The College of Charleston backcourt has been, for lack of a better term, consistently inconsistent this season.

It's a major reason why the Cougars have had a roller-coaster season with flashes of sheer brilliance followed by periods of complete frustration.

One game after the Cougars backcourt played a crucial role in a 75-70 win over UNC Wilmington on Wednesday night, it struggled in a two-point loss to James Madison on Saturday afternoon.

James Madison freshman Jackson Kent scored a career-high 17 points and Andre Nation chipped in 15 points to lead the Dukes past the College of Charleston, 58-56, on Saturday at the JMU Convocation Center in Harrisonburg, Va.

The Dukes (7-13, 2-4 Colonial Athletic Association) snapped a four-game losing streak, while the Cougars fell to 10-11 and 3-3.

On Wednesday against UNC Wilmington, Nori Johnson, Anthony Stitt and Anthony Thomas combined to score 43 points and dished out eight assists. The trio combined to knocked down 9 of 14 shots from 3-point range in that victory.

Against the Dukes, the trio combined for just 11 points and committed seven turnovers with just two assists.

The uneven execution from the Cougars backcourt continues to baffle and frustrate College of Charleston head coach Doug Wojcik.

"The game came down to the inconsistent play of our backcourt," Wojcik said. "We had five assists and 13 turnovers, so that means we're not sharing the ball. We were 5 of 21 from 3-point range. James Madison got 44 points from their backcourt and our starting backcourt scores 11. It's the 44 points to the 11 points from the perimeter players where our inconsistency exists. Right now, we're too inconsistent to win on a consistent basis.

"We're trying to get everyone on the same page and playing well together at the same time. So, that's our struggle right now. That's the bottom line."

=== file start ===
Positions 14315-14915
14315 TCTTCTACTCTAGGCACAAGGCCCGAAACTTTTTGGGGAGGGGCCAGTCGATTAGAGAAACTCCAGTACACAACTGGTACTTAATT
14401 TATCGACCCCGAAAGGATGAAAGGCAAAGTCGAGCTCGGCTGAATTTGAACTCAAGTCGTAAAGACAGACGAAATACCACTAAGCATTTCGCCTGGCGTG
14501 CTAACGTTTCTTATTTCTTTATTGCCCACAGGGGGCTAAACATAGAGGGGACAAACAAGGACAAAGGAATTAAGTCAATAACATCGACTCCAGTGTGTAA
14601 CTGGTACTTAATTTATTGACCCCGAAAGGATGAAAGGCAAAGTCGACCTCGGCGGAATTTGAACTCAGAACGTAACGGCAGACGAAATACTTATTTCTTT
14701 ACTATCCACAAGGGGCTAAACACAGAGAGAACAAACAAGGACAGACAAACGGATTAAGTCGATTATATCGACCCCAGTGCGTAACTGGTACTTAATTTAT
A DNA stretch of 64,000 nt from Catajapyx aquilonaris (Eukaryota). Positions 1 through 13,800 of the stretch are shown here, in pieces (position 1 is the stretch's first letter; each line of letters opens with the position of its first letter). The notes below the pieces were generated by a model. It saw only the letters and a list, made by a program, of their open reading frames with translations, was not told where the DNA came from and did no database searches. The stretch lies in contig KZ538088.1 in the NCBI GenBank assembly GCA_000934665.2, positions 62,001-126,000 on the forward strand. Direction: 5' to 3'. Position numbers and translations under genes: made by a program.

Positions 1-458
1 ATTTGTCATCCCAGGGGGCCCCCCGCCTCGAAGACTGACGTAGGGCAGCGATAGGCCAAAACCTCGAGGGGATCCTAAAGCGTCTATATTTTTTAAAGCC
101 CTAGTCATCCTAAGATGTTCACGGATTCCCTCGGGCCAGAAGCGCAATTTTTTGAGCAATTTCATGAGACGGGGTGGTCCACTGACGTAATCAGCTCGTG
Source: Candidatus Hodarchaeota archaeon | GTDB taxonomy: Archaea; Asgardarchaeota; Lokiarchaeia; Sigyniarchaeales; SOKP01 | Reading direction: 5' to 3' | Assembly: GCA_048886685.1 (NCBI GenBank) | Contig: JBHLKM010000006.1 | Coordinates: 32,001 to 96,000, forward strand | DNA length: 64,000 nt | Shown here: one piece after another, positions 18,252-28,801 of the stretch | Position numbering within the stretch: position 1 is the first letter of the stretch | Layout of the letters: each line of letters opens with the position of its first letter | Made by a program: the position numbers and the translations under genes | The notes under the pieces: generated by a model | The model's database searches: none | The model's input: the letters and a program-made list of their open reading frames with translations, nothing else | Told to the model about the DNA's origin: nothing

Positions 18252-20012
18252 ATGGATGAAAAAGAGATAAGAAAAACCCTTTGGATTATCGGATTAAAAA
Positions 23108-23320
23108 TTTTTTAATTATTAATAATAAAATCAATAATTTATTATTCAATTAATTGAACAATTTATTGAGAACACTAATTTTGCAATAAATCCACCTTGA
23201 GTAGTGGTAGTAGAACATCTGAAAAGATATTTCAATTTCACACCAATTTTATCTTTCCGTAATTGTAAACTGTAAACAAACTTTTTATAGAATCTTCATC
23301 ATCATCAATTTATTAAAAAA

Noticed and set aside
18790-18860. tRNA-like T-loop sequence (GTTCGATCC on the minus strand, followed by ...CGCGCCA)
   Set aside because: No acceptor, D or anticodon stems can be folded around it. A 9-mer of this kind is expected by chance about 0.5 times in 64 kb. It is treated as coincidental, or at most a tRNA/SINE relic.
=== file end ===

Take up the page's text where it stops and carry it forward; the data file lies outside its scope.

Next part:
Despite their issues in the backcourt, the Cougars still had a chance to escape with their 16th road victory in the last two years under Wojcik on the final play of the game.

With less than 10 seconds to play, Charleston freshman guard Joe Chealey found a wide-open Adjehi Baru underneath the basket for what would have been the tying basket. But Baru couldn't handle the pass cleanly and was quickly double-teamed. Baru found Stitt in the corner, but his 3-point attempt bounced off the rim as the buzzer sounded.

"We set a ball screen with Adjehi and had a potential lob for him," Wojcik said. "It was there, Ajdehi was open, we just didn't throw the ball. When that didn't work we found him in the post. In the end, we get the ball in the post, but we don't finish. We do get a 3 from Anthony in the corner that we just don't make."

Fouls plagued the Cougars in the first half as Thomas and Stitt found themselves with two fouls less than four minutes into the game. Both ended the first half with three fouls.

"It was a very difficult half for us," Wojcik said. "For the first time in my career I played guys with three fouls in the first half. In the second half, we got some calls, but by then the damage had been done."

Chealey's 3-pointer gave the Cougars a 23-19 lead with 2:57 to play in the first half, but the Dukes finished the half on a 9-0 run to take a 28-23 lead going into the locker room.

James Madison opened up a 37-31 lead on three-point play from Nation at the 15:28 mark.

The Cougars came storming back with an 11-3 run of their own and grabbed a 42-40 lead on Theo Johnson's 3-pointer with 12:24 to play. Willis Hall, who scored a game-high 22 points, highlighted the run with two putbacks. Hall, a senior, recorded his 1,000th career point during the game.

The two teams exchanged baskets as Thomas gave the Cougars a 48-45 lead with 9:08 to play, but Kent answered with seven straight points to give the Dukes the lead for good at 52-48 with 7:22 left.

The Cougars would make it a one-possession game three times over the final four minutes but could never get the equalizer.

"We were making stop after stop, but we were letting guys like Jackson Kent have a factor in the game," Hall said. "When you let guys make plays like he did, it makes a huge difference."

It (Kent's play) wasn't a surprise to us. He is a great player and had an incredible game. We knew guys like him, (Andre) Nation, (Ron) Curry and (Andrey) Semenov, we knew they would be dangerous."